||4 assaria - Elagabalus / Apollo||
|~26 mm diameter, ? grams, AE
Reverse: naked god Apolo standing, with laureate head to the right, holding laurel branch in the right hand and bow in the left hand; with a chlamys on the left forearm; at left nominal value D (Δ = 4 assaria); legend MHTPO ΠONT OVTOMEΩC
|Obverse: laureate Elagabalus to the right, cuirassed and draped bust, legend AVTKMAVP AN[TΩNEINOC]|
The ancient coin pictures above are present on Romanian coins through the kind permission of Mr. GLV. The coin belongs to the category of provincial Roman coins, sometimes called Greek imperial. The coin corresponds to the description at number 2036 in the Moushmov catalog and is described in AMNG I at position 3056 (AMNG = Die antiken Münzen Nord-Griechenlands, B. Pick, 1898).
About emperor Elagabalus
Elagabalus, also known as Heliogabalus, was named Varius Avitus Bassianus Elagabalus at birth. He was the son of Roman knight Sextus Varius Marcellus and of Julia Soaemias, being the nephew of Julia Maesa (sister of Julia Domna). On May 16th 218 he was proclaimed emperor at Emessa in Syria. Julia Maesa spread the rumor that Elagabalus was the son of Caracalla. So the name of the new emperor was changed to Marcus Aurelius Antoninus, the name of Caracalla, his pretended father. Elagabalus was priest of Sun god Baal of Emessa, El Gabal. As emperor he proclaimed the Sun as the supreme god of the empire, and he brought at Rome the black stone of the god of Emessa. In 221 he adopted his cousin Severus Alexander, who followed him to the throne. In March 222 Elagabalus was assasinated by the soldiers of the Praetorian Guard.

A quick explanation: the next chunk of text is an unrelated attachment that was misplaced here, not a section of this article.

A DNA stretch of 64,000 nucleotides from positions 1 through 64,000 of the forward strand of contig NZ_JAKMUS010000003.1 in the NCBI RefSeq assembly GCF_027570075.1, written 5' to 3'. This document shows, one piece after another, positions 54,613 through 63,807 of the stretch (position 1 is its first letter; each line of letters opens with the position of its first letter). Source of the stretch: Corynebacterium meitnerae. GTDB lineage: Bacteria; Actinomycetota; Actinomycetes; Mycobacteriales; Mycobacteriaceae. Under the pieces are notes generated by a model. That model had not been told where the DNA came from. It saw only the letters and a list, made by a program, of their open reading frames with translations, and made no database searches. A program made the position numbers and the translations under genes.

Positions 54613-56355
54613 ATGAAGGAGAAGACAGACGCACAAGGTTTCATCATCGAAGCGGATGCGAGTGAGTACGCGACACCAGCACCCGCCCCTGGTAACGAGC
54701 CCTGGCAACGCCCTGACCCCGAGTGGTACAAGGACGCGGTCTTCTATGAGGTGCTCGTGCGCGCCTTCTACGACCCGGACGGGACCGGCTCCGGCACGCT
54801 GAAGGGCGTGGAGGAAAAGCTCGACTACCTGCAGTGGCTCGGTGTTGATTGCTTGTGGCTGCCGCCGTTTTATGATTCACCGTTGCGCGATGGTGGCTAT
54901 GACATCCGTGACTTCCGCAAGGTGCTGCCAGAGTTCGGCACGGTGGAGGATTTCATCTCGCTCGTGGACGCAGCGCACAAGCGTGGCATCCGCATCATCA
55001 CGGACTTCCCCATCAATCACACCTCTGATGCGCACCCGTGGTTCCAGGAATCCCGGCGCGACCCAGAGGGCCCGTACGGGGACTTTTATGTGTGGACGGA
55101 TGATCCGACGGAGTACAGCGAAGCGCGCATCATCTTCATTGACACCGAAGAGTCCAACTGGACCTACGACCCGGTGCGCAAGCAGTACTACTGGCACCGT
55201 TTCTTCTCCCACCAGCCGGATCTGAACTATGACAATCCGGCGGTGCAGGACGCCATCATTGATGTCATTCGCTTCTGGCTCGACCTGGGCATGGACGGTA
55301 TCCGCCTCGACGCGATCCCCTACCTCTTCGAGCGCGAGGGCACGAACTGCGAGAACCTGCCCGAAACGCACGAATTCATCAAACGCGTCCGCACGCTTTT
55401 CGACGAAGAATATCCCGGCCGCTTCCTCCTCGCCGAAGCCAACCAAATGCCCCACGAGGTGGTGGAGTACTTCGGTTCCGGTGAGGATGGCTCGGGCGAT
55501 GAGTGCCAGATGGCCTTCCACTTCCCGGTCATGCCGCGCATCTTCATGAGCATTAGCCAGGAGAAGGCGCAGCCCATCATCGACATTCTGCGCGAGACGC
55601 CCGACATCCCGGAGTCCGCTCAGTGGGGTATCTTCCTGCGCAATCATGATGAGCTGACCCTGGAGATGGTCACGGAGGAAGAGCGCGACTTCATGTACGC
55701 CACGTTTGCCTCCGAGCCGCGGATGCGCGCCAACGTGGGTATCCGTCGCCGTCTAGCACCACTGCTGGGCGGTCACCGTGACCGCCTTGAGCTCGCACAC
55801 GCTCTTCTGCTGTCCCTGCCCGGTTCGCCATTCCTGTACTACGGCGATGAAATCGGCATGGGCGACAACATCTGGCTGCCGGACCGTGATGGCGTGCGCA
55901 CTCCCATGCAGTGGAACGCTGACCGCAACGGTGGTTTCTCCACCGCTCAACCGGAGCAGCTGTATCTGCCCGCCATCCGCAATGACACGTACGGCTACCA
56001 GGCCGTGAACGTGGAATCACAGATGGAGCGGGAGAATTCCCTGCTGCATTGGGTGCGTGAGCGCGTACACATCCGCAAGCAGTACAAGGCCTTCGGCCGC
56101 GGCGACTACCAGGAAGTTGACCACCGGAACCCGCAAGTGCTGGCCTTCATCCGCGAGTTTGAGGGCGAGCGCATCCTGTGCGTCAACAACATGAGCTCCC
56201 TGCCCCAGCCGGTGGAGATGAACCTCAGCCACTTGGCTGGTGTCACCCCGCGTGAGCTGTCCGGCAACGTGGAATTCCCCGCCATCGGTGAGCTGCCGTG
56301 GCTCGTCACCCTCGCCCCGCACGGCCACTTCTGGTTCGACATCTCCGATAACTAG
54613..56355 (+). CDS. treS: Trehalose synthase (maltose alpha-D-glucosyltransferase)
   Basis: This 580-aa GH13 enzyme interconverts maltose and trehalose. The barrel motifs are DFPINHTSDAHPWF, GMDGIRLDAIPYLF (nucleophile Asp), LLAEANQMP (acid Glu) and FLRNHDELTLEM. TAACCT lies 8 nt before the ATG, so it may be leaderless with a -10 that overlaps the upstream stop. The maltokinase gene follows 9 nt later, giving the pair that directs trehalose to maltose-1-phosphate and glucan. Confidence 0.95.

About the legend on the coin's obverse
The legend accompanying the portrait of Elagabalus, AVT K M AVP ANTΩNEINOC, is the Greek translation of the Latin IMP[ERATOR] C[AESAR] M[ARCUS] AUR[ELIUS] ANTONINUS. The word imperator was translated by autocrator (autokrates in Greek meaning governing by one's self), IMP being replaced by AVT. Letter K following AVT is a short for Kaisar, Caesar.
About the small dimples on the coin
On the obverse as well as on the reverse some tiny dimples can be seen (also clearly visible on several provincial Roman coins present on our site). The signification of these dimples is not completely clear, the most common opinion being that they served a certain purpose during minting. So, they would be some sort of centering holes.
|The History of Tomis
|The Ancient Pontic World
and Its Connection to Romanians (with Map)